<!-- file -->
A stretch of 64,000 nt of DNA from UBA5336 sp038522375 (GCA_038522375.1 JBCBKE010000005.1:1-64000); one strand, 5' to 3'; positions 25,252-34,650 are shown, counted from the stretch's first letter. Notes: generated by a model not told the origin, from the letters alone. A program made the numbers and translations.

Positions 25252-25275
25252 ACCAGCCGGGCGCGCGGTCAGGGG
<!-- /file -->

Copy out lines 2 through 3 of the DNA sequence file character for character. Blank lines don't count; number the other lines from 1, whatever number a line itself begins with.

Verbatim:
Positions 25252-25275
25252 ACCAGCCGGGCGCGCGGTCAGGGG